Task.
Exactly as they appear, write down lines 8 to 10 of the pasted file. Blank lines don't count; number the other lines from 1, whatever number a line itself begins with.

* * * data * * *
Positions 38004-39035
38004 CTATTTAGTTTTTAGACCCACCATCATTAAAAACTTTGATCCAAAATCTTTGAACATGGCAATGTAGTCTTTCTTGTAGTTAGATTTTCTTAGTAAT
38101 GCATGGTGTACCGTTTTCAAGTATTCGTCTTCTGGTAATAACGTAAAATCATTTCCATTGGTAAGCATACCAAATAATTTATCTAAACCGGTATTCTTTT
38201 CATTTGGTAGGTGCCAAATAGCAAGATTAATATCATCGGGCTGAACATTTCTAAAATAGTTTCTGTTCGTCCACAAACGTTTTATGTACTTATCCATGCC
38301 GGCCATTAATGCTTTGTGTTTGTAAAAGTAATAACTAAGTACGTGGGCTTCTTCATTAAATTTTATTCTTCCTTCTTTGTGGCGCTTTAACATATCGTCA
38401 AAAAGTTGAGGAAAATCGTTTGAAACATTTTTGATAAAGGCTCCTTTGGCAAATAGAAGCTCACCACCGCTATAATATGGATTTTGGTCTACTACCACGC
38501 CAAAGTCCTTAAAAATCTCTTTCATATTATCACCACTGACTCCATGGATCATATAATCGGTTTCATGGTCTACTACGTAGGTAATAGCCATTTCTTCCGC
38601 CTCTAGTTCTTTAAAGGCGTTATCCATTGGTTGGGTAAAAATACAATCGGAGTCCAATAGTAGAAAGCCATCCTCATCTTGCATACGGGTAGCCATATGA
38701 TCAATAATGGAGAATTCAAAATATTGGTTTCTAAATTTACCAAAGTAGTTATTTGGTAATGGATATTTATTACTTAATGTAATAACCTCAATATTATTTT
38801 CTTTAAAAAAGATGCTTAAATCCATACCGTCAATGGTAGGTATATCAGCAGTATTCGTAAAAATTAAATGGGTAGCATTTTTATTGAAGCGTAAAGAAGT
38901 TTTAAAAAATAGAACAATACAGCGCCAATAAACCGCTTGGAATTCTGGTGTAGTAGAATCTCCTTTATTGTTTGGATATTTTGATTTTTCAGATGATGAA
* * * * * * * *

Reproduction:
38601 CTCTAGTTCTTTAAAGGCGTTATCCATTGGTTGGGTAAAAATACAATCGGAGTCCAATAGTAGAAAGCCATCCTCATCTTGCATACGGGTAGCCATATGA
38701 TCAATAATGGAGAATTCAAAATATTGGTTTCTAAATTTACCAAAGTAGTTATTTGGTAATGGATATTTATTACTTAATGTAATAACCTCAATATTATTTT
38801 CTTTAAAAAAGATGCTTAAATCCATACCGTCAATGGTAGGTATATCAGCAGTATTCGTAAAAATTAAATGGGTAGCATTTTTATTGAAGCGTAAAGAAGT